The Dutcher family love sheep. They love the wool, the breeding stock and the show animals.

Doug Dutcher has been raising sheep since 1965, when he was just out of 4-H classes.

“My family had a dairy farm, and I thought it would be nice to take out a flock of sheep,” Dutcher said. “Sheep have been big part of our family for a long time.”

Dutchayr Farm, in Otego, has been an institution in the sheep community for decades. Dutcher is involved in judging sheep at county fairs, 4-H events and at the Cooperstown Farmers’ Museum.

When Doug met and later married Debra Dutcher, she had been fascinated with natural fiber for some time.

“It was a natural fit,” said Debra Dutcher. “We were married in 1982, and by 1988 I was spinning wool on a pretty regular basis. One wheel lead to another. I have my old stand-by — my original spinning wheel — the one I take out for demonstrations and lessons. I have one that is made from PVC pipe.”

Debra Dutcher is often found at the Cooperstown Farmers’ market, where she sells spun wool and crafted items from the family’s sheep. Some of the crafts include tiny sheep made from the sheared wool, felted ornaments and a felted wash cloth made around a bar of artisan soap.

“I wash the wool and then I send it out to a lady in Sherburne who cards it for me. Her place is called Dream Weaver,” Debra Dutcher said. “I use all sorts of things to dye my wool — natural dyes that come from plants like dahlias, sumac, goldenrod, beets and onion skins. I also use synthetic dyes and I have even used Kool-Aid.”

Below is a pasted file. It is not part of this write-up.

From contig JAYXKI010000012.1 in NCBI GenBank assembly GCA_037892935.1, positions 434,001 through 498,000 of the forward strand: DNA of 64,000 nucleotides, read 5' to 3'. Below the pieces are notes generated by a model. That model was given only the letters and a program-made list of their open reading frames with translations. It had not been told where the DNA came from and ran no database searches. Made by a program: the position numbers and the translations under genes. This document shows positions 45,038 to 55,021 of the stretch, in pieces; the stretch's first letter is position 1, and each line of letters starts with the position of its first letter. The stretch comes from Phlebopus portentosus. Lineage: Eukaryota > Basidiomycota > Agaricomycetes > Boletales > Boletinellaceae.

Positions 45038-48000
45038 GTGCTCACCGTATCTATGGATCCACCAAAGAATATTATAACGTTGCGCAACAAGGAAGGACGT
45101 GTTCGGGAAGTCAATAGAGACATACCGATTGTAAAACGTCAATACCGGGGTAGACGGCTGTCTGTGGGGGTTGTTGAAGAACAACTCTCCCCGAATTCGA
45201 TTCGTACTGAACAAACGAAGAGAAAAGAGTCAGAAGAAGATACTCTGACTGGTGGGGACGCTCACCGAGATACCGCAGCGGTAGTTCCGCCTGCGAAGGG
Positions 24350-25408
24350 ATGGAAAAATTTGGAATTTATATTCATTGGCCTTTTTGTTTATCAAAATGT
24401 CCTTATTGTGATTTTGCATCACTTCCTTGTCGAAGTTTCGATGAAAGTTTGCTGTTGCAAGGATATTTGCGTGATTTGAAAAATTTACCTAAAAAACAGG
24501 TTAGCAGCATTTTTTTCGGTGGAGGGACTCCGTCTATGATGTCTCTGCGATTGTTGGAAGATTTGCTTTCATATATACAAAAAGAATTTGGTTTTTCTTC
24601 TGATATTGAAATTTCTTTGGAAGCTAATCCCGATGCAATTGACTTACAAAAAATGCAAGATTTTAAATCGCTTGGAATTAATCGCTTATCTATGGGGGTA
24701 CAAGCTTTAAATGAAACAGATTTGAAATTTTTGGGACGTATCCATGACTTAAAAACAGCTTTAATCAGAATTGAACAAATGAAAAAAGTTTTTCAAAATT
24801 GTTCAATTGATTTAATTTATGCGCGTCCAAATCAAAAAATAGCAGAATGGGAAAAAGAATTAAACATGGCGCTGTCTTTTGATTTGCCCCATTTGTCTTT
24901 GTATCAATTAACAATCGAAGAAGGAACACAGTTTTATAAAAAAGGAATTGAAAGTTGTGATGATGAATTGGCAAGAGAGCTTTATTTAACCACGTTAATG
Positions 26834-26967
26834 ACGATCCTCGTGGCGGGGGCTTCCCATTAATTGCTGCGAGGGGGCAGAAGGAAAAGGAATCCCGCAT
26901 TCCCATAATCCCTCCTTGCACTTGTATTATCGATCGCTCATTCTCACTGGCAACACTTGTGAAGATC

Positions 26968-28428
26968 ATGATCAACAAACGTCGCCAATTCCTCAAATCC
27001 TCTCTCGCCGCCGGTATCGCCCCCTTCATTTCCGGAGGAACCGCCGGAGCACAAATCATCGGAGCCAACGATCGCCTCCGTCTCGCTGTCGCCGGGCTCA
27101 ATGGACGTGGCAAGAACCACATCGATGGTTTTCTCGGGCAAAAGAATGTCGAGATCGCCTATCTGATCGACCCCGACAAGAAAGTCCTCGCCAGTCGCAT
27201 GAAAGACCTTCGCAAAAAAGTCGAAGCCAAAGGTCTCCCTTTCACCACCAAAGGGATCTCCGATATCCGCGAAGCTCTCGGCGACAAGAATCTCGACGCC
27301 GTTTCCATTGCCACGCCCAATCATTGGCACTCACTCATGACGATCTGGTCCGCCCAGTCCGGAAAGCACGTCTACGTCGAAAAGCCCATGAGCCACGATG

The Dutcher family raises three breeds of sheep — Tunis, Romney and natural colored sheep. The colored sheep are black, brown, grey or red colored sheep. The Romney sheep, which have big, puffy white wool, come from the marsh lands of Kent England. The Tunis sheep were introduced to North America by George Washington, who accepted them as a gift.

“You know the Tunis were almost wiped out here during the Civil War,” Doug Dutcher said. “It is just recently that they are off the watch list. They come out pure red and then they turn lighter and just have the red face.”

Dutchayr Farm has about 60 breeding ewes. The family runs the farm, each member pitching in and cultivating an expertise in various aspects of the sheep business. Doug and Debra are both retired from the public school system, and until recently managed their sheep business while working full-time.

“Our daughters really help out, we couldn’t do it without them,” Doug Dutcher said. “Even now, they come with their husbands and the grandkids and help with the sheep. Our daughters grew up with the sheep. They always had a special animal, and they did 4-H shows. They do a lot of the showing at the fairs.”

Both Debra and Doug are active in local and state sheep organizations, where they serve as officers managing criteria to keep sheep flocks healthy and vibrant in upstate New York.

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